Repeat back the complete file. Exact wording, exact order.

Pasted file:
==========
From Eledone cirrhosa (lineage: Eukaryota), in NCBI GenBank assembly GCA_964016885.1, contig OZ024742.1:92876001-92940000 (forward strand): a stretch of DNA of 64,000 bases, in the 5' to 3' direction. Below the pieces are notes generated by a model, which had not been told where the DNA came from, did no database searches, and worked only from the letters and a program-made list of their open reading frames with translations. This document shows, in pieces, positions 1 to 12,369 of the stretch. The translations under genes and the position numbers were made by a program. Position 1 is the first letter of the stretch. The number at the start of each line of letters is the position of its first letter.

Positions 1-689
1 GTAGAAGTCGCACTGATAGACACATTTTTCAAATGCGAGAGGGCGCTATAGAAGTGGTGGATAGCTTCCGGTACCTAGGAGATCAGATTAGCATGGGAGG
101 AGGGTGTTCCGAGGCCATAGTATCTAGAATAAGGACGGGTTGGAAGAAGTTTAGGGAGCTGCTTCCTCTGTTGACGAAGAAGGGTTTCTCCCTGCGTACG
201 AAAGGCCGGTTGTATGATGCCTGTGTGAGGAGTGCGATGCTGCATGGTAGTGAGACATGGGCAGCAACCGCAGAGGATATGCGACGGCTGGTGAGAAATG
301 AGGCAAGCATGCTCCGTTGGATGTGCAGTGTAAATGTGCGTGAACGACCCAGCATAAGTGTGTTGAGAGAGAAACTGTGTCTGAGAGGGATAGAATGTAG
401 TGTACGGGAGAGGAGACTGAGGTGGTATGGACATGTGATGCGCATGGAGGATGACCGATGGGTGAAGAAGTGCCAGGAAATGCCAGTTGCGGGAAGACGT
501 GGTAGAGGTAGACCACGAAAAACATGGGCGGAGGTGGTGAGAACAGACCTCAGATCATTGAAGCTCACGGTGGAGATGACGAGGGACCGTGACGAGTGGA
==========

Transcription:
From Eledone cirrhosa (lineage: Eukaryota), in NCBI GenBank assembly GCA_964016885.1, contig OZ024742.1:92876001-92940000 (forward strand): a stretch of DNA of 64,000 bases, in the 5' to 3' direction. Below the pieces are notes generated by a model, which had not been told where the DNA came from, did no database searches, and worked only from the letters and a program-made list of their open reading frames with translations. This document shows, in pieces, positions 1 to 12,369 of the stretch. The translations under genes and the position numbers were made by a program. Position 1 is the first letter of the stretch. The number at the start of each line of letters is the position of its first letter.

Positions 1-689
1 GTAGAAGTCGCACTGATAGACACATTTTTCAAATGCGAGAGGGCGCTATAGAAGTGGTGGATAGCTTCCGGTACCTAGGAGATCAGATTAGCATGGGAGG
101 AGGGTGTTCCGAGGCCATAGTATCTAGAATAAGGACGGGTTGGAAGAAGTTTAGGGAGCTGCTTCCTCTGTTGACGAAGAAGGGTTTCTCCCTGCGTACG
201 AAAGGCCGGTTGTATGATGCCTGTGTGAGGAGTGCGATGCTGCATGGTAGTGAGACATGGGCAGCAACCGCAGAGGATATGCGACGGCTGGTGAGAAATG
301 AGGCAAGCATGCTCCGTTGGATGTGCAGTGTAAATGTGCGTGAACGACCCAGCATAAGTGTGTTGAGAGAGAAACTGTGTCTGAGAGGGATAGAATGTAG
401 TGTACGGGAGAGGAGACTGAGGTGGTATGGACATGTGATGCGCATGGAGGATGACCGATGGGTGAAGAAGTGCCAGGAAATGCCAGTTGCGGGAAGACGT
501 GGTAGAGGTAGACCACGAAAAACATGGGCGGAGGTGGTGAGAACAGACCTCAGATCATTGAAGCTCACGGTGGAGATGACGAGGGACCGTGACGAGTGGA